Sober living homes are designed to help people get sober, stay sober, and build new lives in sobriety. They can be effectively utilized by people who have finished a formal addiction treatment program, such as an inpatient program or intensive outpatient program (IOP). For these individuals, sober living homes provide both a transitional environment and a long-term source of support as they begin to rebuild their lives in the outside world.


Sober living homes are also often recommended as a first-line approach to addiction recovery for individuals who have never attended any formal recovery program. Sober living homes provide a safe and trigger-free environment where individuals can develop the skills and coping tools they need to stay sober over the long term. Sober living homes allow people to receive support and guidance for a longer period than traditional treatment programs. Research shows that individuals who remain involved in recovery programs for longer periods have statistically lower rates of relapse even years later. A meaningful part of this is due to the social support systems that residents build while living in a sober home.


These relationships generally remain intact long after graduation; helping people remain supported, as well as providing them with work connections, joy, and meaning.

There are many DFW sober living homes to choose from. At Turning Point, we consider ourselves an upscale sober living residence, and our residents are typically more discerning. However, we work closely with multiple other recovery residences and halfway houses in the Dallas area, including:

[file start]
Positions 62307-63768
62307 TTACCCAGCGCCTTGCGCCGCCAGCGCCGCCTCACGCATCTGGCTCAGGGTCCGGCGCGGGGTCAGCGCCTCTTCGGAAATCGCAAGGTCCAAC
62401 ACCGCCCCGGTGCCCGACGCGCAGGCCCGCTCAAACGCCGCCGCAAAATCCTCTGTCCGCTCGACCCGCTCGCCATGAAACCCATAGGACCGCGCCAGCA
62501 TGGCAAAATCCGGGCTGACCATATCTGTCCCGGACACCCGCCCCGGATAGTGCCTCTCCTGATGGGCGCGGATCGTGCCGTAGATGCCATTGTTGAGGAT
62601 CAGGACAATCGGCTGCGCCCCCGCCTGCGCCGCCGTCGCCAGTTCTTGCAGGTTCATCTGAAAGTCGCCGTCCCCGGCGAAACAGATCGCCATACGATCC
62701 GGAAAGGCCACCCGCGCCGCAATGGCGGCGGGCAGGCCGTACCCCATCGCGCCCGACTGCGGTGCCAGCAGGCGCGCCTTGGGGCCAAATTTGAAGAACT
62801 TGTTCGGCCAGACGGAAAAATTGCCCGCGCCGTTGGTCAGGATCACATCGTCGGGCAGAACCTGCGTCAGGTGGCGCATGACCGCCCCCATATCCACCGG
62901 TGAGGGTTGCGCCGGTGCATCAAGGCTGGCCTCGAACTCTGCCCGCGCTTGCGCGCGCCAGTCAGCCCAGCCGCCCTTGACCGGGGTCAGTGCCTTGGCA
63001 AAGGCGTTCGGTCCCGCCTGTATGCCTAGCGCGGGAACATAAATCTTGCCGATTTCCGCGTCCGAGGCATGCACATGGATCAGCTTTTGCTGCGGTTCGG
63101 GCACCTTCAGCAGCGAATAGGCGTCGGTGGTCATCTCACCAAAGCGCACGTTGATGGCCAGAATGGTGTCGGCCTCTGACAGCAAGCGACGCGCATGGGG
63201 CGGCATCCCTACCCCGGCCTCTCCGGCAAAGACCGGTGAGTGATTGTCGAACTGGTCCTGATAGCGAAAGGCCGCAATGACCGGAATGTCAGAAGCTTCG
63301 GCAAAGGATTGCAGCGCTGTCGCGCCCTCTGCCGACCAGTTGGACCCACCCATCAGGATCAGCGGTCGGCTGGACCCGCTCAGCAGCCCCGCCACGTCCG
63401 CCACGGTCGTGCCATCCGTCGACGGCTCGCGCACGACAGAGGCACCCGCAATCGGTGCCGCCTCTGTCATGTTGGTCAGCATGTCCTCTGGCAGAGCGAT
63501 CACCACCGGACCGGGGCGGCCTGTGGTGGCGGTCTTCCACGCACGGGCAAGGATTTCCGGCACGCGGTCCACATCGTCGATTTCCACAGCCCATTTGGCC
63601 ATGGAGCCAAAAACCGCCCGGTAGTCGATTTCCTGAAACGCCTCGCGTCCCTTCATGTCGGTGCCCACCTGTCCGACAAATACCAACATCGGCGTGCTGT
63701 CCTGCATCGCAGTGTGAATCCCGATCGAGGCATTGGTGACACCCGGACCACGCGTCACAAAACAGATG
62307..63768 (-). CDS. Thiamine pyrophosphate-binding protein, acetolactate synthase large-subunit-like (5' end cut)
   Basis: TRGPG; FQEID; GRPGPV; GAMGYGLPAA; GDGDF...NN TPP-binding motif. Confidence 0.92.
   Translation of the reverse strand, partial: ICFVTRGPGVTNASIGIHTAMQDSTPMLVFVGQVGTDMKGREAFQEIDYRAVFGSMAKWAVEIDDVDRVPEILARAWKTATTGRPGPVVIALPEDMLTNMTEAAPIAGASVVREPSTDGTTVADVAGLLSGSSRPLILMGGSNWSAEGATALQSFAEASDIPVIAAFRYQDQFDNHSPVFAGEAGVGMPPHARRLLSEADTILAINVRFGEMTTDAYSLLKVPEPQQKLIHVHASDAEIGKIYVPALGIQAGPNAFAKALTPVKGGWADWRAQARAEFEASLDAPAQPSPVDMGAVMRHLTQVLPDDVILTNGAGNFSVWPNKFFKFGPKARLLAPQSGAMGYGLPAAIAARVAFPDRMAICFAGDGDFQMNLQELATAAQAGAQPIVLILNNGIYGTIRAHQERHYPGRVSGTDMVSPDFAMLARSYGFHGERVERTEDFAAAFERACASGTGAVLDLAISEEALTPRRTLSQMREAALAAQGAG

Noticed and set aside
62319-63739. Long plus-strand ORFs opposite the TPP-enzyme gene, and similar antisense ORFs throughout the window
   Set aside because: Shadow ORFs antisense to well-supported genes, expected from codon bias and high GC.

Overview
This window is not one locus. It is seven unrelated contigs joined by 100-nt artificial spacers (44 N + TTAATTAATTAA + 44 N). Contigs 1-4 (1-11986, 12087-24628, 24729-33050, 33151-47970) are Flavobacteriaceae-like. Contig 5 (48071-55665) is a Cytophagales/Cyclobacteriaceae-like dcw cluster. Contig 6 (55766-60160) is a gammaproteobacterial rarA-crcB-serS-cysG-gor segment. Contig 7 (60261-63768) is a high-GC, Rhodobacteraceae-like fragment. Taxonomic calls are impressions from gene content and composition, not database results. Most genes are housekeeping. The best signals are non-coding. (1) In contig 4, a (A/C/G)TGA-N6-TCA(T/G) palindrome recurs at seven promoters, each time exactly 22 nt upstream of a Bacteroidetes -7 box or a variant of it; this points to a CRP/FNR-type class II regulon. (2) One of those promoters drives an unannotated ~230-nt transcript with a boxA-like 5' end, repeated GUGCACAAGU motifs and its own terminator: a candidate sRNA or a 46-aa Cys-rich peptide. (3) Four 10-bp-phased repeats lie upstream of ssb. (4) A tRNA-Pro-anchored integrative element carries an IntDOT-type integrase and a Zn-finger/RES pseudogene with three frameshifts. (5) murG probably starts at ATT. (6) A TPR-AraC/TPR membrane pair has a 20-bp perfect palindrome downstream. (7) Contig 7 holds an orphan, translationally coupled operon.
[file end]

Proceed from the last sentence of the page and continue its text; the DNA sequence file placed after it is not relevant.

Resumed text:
• Oxford House
  • Real Deal Sober Living
  • Lakewood Recovery
  • Patton House Sober Living
  • Archway Recovery Homes
  • Arbor Park
  • Elevated
  • Recovered Connections
  • Cardinal House

Felonies: Sexual and arson-based felons are not permitted. Violent felonies require a house vote. However, there are certain violent felonies that will not be accepted period such as rape and murder.​


Medication: Medications with the potential for abuse are not permitted.


Interview / Attitude: Potential members will be interviewed in person prior to being accepted.

Insurance: Sober living is not a covered benefit with commercial insurance or Medicaid/Medicare (a few states outside of Texas do provide the benefit). However, the total cost of program fees is less than a private residence. All bills and basic supplies are included, as well as additional recovery services and amenities.

While we are structured, we are not a treatment center or medical facility. You are free to come and go as you please within curfew limitations. Sober living is a family-like dwelling in which members live with other alcoholics and addicts who are absolutely committed to remaining sober and strengthening that sobriety. Provided you are fulfilling your duties and responsibilities, you are free to come and go as you please within the curfew limitations. We do expect regular communication with house management about how residents spend their time outside of the home.


We are a Dallas sober living home, so we encourage our residents’ activities to be focused in the Plano or DFW area.

Are you committed to sober living in the DFW, Dallas, or Plano area? If so, it could be as quick as the same day. It totally depends upon each prospective resident’s circumstances, time of day, occupancy, and availability of Turning Point leadership to perform intakes, etc.